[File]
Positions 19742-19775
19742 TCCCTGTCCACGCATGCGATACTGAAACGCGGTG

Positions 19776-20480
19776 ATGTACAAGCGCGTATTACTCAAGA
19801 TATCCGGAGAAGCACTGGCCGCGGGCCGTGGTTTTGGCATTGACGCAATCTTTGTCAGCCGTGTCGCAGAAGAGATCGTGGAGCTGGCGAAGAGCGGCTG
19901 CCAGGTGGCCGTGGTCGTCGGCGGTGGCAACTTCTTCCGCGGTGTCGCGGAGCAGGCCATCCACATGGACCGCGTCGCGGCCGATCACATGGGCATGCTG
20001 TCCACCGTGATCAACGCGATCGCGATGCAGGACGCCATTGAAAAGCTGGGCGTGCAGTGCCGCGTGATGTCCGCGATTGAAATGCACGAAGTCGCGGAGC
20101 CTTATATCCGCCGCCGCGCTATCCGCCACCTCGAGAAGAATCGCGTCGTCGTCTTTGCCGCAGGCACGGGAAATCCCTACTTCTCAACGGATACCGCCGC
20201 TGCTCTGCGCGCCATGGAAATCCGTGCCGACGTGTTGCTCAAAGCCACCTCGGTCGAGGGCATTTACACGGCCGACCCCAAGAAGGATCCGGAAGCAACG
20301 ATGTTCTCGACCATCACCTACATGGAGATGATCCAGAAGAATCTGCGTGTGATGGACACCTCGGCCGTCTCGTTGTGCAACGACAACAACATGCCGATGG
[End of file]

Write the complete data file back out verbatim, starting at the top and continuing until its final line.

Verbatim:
Positions 19742-19775
19742 TCCCTGTCCACGCATGCGATACTGAAACGCGGTG

Positions 19776-20480
19776 ATGTACAAGCGCGTATTACTCAAGA
19801 TATCCGGAGAAGCACTGGCCGCGGGCCGTGGTTTTGGCATTGACGCAATCTTTGTCAGCCGTGTCGCAGAAGAGATCGTGGAGCTGGCGAAGAGCGGCTG
19901 CCAGGTGGCCGTGGTCGTCGGCGGTGGCAACTTCTTCCGCGGTGTCGCGGAGCAGGCCATCCACATGGACCGCGTCGCGGCCGATCACATGGGCATGCTG
20001 TCCACCGTGATCAACGCGATCGCGATGCAGGACGCCATTGAAAAGCTGGGCGTGCAGTGCCGCGTGATGTCCGCGATTGAAATGCACGAAGTCGCGGAGC
20101 CTTATATCCGCCGCCGCGCTATCCGCCACCTCGAGAAGAATCGCGTCGTCGTCTTTGCCGCAGGCACGGGAAATCCCTACTTCTCAACGGATACCGCCGC
20201 TGCTCTGCGCGCCATGGAAATCCGTGCCGACGTGTTGCTCAAAGCCACCTCGGTCGAGGGCATTTACACGGCCGACCCCAAGAAGGATCCGGAAGCAACG
20301 ATGTTCTCGACCATCACCTACATGGAGATGATCCAGAAGAATCTGCGTGTGATGGACACCTCGGCCGTCTCGTTGTGCAACGACAACAACATGCCGATGG